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It’s hard to believe now, as I write this, but just two months ago, when we were allowed to roam free, when we could board planes and alight from them and wander into rental cars and check into hotels — when we could chase down and replenish the beauty and wonder our very cells need to survive — I went to Los Angeles, where I was asked this question by Val Kilmer:
“Do you think South by Southwest will be canceled?”
But Val Kilmer no longer sounds like Val Kilmer, the movie star of the ’80s and ’90s who has mostly vanished from screens. He hasn’t since his tracheostomy. He can still squeeze air up through his windpipe, however, and past the hole that was cut into his throat and the tracheostomy tube, in a way that makes him somewhat understood — not very, but somewhat. The sound is something between a squeak and a voiceless roar. He says the fact that I can understand him is a result of the endless vocal exercises that he was trained to do when he went to Juilliard after high school, that he was taught to work his voice “like it was a trumpet.” He hated the authoritarian rule at Juilliard while he was there; he hated those stupid vocal exercises. Now look at him, still using his most beloved instrument when really, by all rights, it should be useless. See how it all turned out for the best?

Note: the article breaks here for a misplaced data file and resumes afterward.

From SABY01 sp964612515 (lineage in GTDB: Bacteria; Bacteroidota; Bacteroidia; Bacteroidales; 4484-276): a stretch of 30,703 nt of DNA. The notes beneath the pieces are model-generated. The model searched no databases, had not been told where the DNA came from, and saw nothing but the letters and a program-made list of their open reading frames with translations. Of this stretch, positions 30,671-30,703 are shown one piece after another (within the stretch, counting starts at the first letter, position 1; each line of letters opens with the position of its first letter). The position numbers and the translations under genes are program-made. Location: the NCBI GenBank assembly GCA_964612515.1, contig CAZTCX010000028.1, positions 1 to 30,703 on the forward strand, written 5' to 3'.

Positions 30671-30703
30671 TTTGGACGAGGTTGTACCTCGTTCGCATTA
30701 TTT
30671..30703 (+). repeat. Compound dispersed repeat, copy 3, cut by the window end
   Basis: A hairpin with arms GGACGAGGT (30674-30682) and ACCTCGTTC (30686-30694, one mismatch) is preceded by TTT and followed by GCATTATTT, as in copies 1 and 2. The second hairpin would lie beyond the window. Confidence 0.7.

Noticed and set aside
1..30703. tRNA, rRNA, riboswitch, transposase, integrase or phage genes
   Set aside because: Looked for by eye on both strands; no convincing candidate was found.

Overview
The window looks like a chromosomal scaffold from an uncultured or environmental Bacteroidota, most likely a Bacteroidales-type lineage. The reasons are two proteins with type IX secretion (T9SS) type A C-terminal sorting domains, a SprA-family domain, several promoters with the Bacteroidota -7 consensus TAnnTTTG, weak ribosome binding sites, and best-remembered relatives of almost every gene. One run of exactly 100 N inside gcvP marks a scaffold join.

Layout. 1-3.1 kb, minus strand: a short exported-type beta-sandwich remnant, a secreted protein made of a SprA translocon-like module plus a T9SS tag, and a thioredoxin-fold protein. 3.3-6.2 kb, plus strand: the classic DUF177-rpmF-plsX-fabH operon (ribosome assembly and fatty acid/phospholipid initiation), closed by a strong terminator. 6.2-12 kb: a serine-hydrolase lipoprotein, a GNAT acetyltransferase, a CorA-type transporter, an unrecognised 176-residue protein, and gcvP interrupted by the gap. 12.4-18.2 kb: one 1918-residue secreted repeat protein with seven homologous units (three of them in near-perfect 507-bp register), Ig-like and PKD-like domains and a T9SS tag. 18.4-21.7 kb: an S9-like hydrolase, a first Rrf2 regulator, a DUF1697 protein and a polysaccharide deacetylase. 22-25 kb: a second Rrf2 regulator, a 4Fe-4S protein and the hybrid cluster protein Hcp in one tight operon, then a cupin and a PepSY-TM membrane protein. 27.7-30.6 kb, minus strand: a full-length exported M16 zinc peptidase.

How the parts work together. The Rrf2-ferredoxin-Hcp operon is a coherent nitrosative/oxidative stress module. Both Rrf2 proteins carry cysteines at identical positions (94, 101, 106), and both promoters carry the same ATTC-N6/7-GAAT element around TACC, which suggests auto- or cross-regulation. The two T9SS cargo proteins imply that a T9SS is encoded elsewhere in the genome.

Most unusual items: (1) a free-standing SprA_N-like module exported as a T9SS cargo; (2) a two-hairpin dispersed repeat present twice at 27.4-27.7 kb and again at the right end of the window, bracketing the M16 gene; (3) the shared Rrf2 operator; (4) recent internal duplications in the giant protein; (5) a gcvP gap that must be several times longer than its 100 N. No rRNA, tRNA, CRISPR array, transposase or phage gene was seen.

All Val Kilmer’s stories are like that, told with that same dash of preordained kismet. He was traveling in Africa in 1994 when he decided to spend a morning exploring a bat cave; later that day, literally seriously that day, he was inspired to call his agent, who had been trying to contact Kilmer for weeks to see if he was interested in playing the role of Batman, now that Michael Keaton was hanging it up. Another story: In the days before he set eyes for the first time on his (now ex-) wife, Joanne Whalley, he dreamed that he met the woman he was destined for and woke up and immediately wrote a poem called, “We’ve Just Met but Marry Me Please.” Then right after that, he went to London, and while he was there, he saw a play, and Whalley was in it. He was so taken with her that he followed her to the pub after-party just so he could look at her. This was crazy even for him, so he made no move. But two years later, in 1987, she would be randomly coincidentally serendipitously cast opposite him in “Willow,” and they would end up married. So yes, he can talk, and it’s such a miracle that he has these abilities, because if you have enough faith, you’ll see how every part of your life is just a piece of a bigger part of your life, and nothing is an accident, and everything is good.
We were in his office at HelMel, an office space/art gallery/artists’ studio/retail museum for Val Kilmer’s movie career that takes up several storefronts and more than half the block of Melrose Avenue between Edgemont Street and Heliotrope Drive in Hollywood. Officially, according to Brad Koepenick, his childhood friend and adult business associate, who was in the room to help me better understand Kilmer, HelMel’s mission is to serve as “a fun, sacred space where eclectic artists gather with novices to collaborate, and through new technology, inspire change and spark giving in our local underserved community.”